#5 (Hemingway Fan Fiction)

Issue 5
“The Mysterious Masked Matador” (December, 1964)
Released: October 1, 1964
Written by Stan Lee
Drawn and inked by Wally Wood
Lettered by Sam Rosen
Cover drawn by Wally Wood

Issue 5 not only premieres a brand new villain, but features the work of a new artist. This artist is none other than legendary comic artist Wally Wood. You gotta trust Aaron when he says that Wood’s importance to this comic cannot be quantified. Kyle is not impressed, leading to our very first official disagreement between our cast members!

In this episode, we discover that comic books look way different in the original printed format than they do on Rodney’s Ipad. We dare to ask the question: “Is it unbelievable that Karen Page is so stupid, or is Karen Page just unbelievably stupid?” We also discuss lame villain origins, exactly who does what in the creation of a page of comic book art, and whether or not Kyle should be replaced for insulting the late and great Wally Wood!

Speaking of insulting Wally Wood . . . to the best of our knowledge, this legendary comic book artist NEVER participated in, or was in any way responsible, for a one-man crime wave. We here at The Devil’s Archive regret this error. Also, Wally Wood was a contributor to 7 issues of Daredevil and not 5.

Find the new episode on Buzzsprout at https://feeds.buzzsprout.com/2021691.rss and on Spotify at https://open.spotify.com/show/42GINDXqBqGKIT49FZCyz9?si=TXmiXGzMSnmWDDn5PsYeeg&utm_source=copy-link!

Check behind the cut for our collective grades on this issue and see the artwork that we discuss in the episode!

This issue had the biggest disparity so far between the individual grades of our participants. Aaron gives it an A-, Rodney gives it a B, and Kyle gives it a D+. The average between those grades comes out to a B-.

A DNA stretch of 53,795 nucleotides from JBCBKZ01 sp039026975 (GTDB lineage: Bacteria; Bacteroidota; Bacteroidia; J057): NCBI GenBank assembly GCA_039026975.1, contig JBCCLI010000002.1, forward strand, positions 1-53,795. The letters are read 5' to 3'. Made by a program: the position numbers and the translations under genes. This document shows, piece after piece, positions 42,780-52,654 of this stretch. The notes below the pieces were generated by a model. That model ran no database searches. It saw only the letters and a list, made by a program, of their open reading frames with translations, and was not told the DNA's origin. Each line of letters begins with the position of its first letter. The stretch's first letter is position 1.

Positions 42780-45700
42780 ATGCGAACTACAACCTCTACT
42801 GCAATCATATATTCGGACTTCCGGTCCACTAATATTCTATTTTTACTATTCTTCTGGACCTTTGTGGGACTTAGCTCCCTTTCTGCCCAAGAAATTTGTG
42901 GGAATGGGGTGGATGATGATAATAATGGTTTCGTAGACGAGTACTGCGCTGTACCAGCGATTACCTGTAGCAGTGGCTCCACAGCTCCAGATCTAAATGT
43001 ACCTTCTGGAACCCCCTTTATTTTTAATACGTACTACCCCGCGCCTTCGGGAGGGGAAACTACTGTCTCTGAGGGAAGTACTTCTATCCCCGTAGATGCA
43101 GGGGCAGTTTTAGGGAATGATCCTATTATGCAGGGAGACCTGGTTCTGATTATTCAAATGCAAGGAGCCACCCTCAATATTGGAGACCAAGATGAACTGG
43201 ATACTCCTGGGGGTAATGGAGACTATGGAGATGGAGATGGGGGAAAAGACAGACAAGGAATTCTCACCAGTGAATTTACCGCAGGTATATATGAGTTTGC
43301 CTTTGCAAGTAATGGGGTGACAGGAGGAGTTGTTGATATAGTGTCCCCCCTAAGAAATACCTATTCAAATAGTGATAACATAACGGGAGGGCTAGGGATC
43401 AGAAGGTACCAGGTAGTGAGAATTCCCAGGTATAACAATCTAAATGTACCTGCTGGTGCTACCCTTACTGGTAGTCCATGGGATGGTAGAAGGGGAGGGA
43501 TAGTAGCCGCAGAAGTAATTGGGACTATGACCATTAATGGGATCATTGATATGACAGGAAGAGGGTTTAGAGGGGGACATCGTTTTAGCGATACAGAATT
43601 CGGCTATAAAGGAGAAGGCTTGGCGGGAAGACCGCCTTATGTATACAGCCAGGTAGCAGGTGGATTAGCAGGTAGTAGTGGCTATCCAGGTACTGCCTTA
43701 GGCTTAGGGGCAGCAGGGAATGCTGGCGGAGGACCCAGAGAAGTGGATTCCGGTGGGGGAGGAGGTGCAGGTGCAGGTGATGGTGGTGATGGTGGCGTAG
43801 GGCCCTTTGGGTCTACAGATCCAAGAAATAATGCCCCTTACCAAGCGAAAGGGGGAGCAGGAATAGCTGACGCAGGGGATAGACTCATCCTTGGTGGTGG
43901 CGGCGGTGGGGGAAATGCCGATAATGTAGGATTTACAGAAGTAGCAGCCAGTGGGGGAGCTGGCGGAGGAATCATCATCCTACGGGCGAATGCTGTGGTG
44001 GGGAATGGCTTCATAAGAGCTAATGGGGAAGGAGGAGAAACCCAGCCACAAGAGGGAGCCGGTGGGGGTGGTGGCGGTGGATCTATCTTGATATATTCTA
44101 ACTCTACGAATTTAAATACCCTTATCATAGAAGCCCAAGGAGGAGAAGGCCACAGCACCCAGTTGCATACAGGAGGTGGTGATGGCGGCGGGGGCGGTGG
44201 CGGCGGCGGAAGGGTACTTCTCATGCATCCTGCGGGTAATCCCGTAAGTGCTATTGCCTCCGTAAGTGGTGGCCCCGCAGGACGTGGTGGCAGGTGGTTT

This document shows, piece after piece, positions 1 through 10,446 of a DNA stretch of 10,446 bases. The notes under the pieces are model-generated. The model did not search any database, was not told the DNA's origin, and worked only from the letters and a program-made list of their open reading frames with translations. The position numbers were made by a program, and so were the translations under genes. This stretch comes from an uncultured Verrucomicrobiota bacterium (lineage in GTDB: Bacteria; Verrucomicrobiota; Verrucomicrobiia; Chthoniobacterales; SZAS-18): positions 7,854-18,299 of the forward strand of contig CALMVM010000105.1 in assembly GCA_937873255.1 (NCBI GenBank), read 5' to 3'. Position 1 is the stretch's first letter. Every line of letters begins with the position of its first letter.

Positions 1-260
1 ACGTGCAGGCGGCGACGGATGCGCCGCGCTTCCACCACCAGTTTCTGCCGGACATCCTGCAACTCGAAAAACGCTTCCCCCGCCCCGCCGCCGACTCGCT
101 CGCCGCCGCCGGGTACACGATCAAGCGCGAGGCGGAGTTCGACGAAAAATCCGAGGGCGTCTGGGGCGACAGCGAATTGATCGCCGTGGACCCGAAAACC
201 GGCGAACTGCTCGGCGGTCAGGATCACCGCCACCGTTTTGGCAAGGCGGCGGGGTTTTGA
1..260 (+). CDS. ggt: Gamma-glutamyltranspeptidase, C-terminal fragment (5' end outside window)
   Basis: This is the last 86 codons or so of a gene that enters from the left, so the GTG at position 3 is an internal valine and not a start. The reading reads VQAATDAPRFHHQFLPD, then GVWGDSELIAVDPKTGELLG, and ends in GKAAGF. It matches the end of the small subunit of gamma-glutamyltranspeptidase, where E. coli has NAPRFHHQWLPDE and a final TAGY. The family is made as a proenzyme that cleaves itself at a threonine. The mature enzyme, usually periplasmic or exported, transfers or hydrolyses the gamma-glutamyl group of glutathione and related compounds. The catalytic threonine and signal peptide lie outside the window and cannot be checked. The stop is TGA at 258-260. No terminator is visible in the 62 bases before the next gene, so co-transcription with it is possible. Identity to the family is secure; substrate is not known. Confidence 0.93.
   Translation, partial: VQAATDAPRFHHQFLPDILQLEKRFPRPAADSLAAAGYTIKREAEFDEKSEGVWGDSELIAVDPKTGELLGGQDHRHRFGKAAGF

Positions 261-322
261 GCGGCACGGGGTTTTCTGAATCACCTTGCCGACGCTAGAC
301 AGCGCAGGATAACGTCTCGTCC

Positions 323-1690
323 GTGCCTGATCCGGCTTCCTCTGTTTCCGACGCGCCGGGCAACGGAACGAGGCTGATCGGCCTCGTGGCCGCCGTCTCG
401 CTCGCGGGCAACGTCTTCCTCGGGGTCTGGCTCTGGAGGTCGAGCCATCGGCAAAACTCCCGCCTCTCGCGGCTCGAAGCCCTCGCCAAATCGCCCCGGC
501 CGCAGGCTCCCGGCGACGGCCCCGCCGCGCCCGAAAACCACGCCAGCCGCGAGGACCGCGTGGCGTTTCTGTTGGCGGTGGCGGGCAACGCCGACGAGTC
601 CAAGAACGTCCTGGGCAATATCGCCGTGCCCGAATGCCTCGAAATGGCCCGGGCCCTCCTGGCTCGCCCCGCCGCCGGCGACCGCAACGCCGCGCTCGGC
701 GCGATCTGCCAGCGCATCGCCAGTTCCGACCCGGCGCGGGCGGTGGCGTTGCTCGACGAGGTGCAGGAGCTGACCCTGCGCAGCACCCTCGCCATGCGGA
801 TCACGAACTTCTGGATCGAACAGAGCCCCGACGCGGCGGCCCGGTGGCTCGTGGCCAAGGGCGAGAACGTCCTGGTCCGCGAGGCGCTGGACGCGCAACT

This is Manuel Eloganto aka The Matador. He has no powers. He’s just your average every day bullfighter, complete with red cape and sword. Swords are pretty cool.
There’s a lot of discussion in this episode about the printing process of comic books, and it is discovered that there is a pretty major shift in the palette tone between the original comic book and the reprints as we see them in Marvel Unlimited or in present-day reprints. This photo is of page 3 of the original comic. We present it as reference. And while we’re at it, let’s answer a commonly-asked question: yes, Aaron has all of the comics we discuss in his personal collection. He is only missing four issues of the original run.
The very first appearance of The Matador is on page 2. When we first see him, he is using his cape to distract the driver of an armored truck, causing the truck to crash into a street pole. Kyle puts it best: his powers are not getting hit by a truck.
This is page 3 as it appears in the Marvel Masterworks reprint and on Marvel Unlimited (see above). In this sequence, Daredevil rescues a window washer in spectacular fashion before he plummets to his death. It’s a great sequence!
On page 5, Karen Page (dressed as Cleopatra) and Matt Murdock (dressed as, um, Matt Murdock) attend a charity costume party. One of the other party-goers is The Matador. Matt can recognize his heartbeat, though, and susses him out, but not before The Matador makes an attempt to rob a hidden wall safe. For some reason, Kyle thinks this is dumb.